How Geometry, Acne, and Loneliness Gave Me an Appreciation for Snail Mail

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LockersI went to a tiny middle school and a massive high school. We’re talking 24 kids at my 8th grade graduation and then… BAM… 620 on the first day of 9th grade come summer’s end. I knew three people in my grade. A building constructed to house 1500 students was brimming with about 1800. I was an outsider in a sea of kids who had been in school together since kindergarten. Seniors stood against the walls to block freshmen from navigating their way to Geometry or World History. I was (seriously) in need of something to be happy about and I was pretty darn sure it couldn’t be found inside the walls of my high school.

Thankfully all of us are past the rough early days of high school, winding through mazes of hallways and trying to make friends, but I still have days or stages in life that don’t feel too far removed from the feelings of frustration, anxiety, or even despair that swept over me when I realized I was on the opposite side of the building, on the wrong floor, and completely alone, looking for Freshman gym class.

My one moment of respite each day came after lunch. I would leave lunch a little early to make sure I could get to my next class before the crowds began their tidal wave through the halls. This meant that I had a few merciful moments of peace in the hallway before 5th period. It was in one of moments that I saw it – a poster – on the AP European History teacher’s door: Things To Be Happy About.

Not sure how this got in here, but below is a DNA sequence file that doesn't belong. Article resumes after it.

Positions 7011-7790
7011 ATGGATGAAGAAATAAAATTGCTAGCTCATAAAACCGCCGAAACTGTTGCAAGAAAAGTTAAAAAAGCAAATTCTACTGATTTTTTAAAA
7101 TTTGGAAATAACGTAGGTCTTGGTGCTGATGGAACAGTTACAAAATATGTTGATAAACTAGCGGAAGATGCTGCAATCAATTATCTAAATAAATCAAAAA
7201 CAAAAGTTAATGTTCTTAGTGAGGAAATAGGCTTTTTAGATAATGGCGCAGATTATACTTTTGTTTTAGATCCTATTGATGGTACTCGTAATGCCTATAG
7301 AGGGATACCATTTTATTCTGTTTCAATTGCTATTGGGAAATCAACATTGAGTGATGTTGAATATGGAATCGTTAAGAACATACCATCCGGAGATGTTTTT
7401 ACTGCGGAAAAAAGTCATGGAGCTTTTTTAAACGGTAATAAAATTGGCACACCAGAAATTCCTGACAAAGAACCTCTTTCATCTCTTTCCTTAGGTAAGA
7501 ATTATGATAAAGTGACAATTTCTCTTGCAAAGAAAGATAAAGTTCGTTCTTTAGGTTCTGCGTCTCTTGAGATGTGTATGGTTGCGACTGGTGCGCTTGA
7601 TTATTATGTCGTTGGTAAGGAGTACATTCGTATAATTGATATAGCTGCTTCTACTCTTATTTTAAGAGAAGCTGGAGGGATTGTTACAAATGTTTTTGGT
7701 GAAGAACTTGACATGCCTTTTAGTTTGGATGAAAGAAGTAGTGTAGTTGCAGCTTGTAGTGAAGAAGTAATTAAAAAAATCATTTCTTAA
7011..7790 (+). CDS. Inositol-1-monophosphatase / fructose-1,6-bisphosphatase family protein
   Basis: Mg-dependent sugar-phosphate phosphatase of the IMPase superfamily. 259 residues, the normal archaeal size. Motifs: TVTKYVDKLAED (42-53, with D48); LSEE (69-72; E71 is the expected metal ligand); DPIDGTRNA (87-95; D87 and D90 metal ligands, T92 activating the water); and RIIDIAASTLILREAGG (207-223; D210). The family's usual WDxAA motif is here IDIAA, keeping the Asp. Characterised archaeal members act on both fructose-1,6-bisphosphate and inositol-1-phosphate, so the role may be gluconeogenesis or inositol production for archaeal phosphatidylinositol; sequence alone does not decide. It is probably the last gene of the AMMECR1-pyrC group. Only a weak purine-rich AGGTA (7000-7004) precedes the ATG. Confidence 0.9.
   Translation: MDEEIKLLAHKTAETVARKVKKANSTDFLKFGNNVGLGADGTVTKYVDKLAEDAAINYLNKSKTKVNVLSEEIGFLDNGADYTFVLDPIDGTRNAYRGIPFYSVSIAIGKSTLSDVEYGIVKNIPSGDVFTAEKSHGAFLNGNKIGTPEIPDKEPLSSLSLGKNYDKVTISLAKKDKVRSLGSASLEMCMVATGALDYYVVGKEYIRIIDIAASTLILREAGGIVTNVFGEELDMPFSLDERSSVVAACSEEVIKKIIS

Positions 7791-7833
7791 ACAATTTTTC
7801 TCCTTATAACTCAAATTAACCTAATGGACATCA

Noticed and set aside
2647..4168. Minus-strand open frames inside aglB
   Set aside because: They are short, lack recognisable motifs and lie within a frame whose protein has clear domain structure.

“Perfectly toasted golden marshmellows”

“Fuzzy socks”

“A new toenail polish color”

“Snail mail”

You’re starting to get the picture, I’m sure. The little things. The little things that seemed completely insignificant in the face of hallway confusion, constant strange faces, loneliness, and feeling generally overwhelming. Nevertheless, those things, and others, were worth being happy about. The poster was right.

As I started to make some friends, I began to share my discovery with them. By the end of the year, there was a little crowd outside of that door every afternoon before 5th period, scrolling through the long list, shouting out their favorites.

“The sound a new can of tennis balls makes when you first pop off the lid!”

“Milkshakes for breakfast!”

“Old people holding hands!”

Book CoverOne of my friends, who is now a teacher, keeps the spin-off book, 14,000 Things To Be Happy About, on a table in her classroom. Another made a customized list for a friend’s birthday recently. You can even click here for today’s list.

What’s on your list? How can you remind yourself about the little things to be happy about, even when there are 1,797 unfamiliar, pimply, sometimes-smelly, and maybe-exclusive teenagers threatening to sweep you off your feet and carry you down the hallway?

– Ellie Poole

 

 

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